When the brain is looked at using magnetic resonance imaging (MRI), scientists can actually see the above described changes as they occur when we learn and remember a new motor skills. One of the observed changes to the brain involves the increase in connections between different areas of the brain which are required for that particular skills. These connections are called synopsis pathways. There are many really cool videos on the internet that show these pathways being formed as a person learns a new skill. The first few times you participate in a new action, the path is being made. Similar to the first few times you walk through an area of the woods... there would be much underbrush and branches to navigate through. But the more times you walk that area of the woods, the more defined the path becomes, and the faster you can travel along it. The same with your brain, the more times you repeat a skillset, the more defined the pathway becomes; and the faster neurotransmitters can travel along it. Neurotransmitters are the chemical messengers that send signals to specific target areas of the brain needing to be triggered.
MRI scanners also show us how the brain actually changes during the process of learning new skills. At the very beginning of engaging in a new action or movement there's a ton of activity across the brain, but most of the activity can be seen in two areas: the pre-motor cortex and the basal ganglia. The high levels of activity in these areas are thought to be related to the fact that much thought and planning must go into a new action. With repeated practice of said action, it becomes effortless and more automatic. At the same time the activity in the pre-motor cortex and basal ganglia decreases. Hence, the skills become less conscious and more subconscious.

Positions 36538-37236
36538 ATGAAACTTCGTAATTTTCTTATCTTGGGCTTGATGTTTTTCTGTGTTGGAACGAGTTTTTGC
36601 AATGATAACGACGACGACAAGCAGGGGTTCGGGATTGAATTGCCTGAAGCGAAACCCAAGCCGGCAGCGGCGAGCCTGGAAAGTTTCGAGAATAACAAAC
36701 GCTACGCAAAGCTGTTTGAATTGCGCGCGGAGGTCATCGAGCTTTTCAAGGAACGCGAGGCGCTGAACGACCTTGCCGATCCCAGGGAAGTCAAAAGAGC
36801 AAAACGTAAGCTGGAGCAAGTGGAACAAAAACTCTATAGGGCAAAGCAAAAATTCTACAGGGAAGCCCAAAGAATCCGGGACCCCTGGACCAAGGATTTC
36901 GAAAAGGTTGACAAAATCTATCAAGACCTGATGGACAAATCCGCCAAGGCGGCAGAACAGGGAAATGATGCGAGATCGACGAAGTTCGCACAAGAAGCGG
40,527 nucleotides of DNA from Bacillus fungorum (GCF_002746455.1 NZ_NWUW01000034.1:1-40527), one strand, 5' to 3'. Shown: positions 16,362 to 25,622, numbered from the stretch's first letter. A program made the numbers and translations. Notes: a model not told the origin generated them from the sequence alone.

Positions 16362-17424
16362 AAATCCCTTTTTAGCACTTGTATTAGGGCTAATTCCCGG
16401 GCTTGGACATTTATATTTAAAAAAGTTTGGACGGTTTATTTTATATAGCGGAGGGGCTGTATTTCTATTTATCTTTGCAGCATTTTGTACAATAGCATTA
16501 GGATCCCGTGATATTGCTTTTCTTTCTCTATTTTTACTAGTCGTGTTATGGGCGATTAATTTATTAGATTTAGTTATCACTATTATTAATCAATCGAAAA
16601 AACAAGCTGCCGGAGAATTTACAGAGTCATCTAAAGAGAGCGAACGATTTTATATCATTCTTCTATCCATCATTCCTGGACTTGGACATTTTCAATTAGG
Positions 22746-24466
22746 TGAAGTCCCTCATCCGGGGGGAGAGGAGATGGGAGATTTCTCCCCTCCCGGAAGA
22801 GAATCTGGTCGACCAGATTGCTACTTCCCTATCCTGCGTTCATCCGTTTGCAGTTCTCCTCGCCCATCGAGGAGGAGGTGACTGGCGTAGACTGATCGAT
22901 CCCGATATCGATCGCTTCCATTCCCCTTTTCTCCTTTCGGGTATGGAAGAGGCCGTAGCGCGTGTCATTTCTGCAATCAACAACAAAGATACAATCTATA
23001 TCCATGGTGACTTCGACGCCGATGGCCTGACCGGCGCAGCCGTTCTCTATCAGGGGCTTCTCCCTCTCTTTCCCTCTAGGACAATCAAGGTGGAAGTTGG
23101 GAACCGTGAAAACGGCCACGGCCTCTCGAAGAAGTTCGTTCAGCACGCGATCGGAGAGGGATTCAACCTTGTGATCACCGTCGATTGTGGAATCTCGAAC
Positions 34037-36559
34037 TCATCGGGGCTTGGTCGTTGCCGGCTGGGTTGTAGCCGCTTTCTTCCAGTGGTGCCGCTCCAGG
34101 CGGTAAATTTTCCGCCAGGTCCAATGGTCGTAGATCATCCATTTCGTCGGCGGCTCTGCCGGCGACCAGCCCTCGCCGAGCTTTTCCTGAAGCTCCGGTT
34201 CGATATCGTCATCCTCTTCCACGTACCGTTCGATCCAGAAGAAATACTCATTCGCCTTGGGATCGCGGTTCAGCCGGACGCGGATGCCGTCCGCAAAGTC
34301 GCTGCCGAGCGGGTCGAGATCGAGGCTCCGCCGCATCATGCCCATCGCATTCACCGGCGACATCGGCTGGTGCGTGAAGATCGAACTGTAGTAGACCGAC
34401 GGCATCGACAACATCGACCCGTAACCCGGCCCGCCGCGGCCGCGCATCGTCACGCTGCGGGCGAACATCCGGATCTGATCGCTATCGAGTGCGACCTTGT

Thanks to specific changes in your conscious mind, subconscious mind, brain structure, and brain functioning you not only remember new skills, like your shooting techniques and mechanics; but they get easier as you continue to improve upon them.
Without the amazing mental phenomenons described above, none of your shooting abilities would feel "as easy as learning to ride a bike."
Still questions It's 100% mental?
Let's break down the phrase and define the word "mental."
According to Merriam-Webster dictionary, a definition of mental is "of or relating to the mind" ("mental," Merriam-Webster.com Dictionary, https://www.merriam-webster.com/dictionaru/mental. Accessed 12/5/2020.)
And then the word "mind"...
Some definitions of the mind are "a: the element of complex of elements in an individual that feels, perceives, thinks, wills, and especially reasons; b: the conscious mental events and capabilities in an organism; c: the organized conscious and unconscious adaptive mental activity of an organism" ("mind," Merriam-Webster.com Dictionary, https://www.merriam-webster.com/dictionaru/mind. Accessed 12/5/2020.)
Now that you can see how the mechanics are mental...
In my next article I'll dive into why It's A Mind Game, and how your mindset, thoughts and beliefs will always trump your mechanics, expensive gun, best ammo, fancy chokes, and stylish prescription shooting glasses.
Dawn Grant is the owner of Amelia Shotgun Sports in Yulee, Florida where she offers lectures, clinics and workshops at her Mind Training School. Dawn is the author of 7 Strokes In 7 Days: Quick And Easy Break-Through Mental Training That Will Revolutionize Your Golf Game And Life; and the inventor of MindMastered.com.
You can learn more about her, and her Online and Live training programs at DawnGrant.com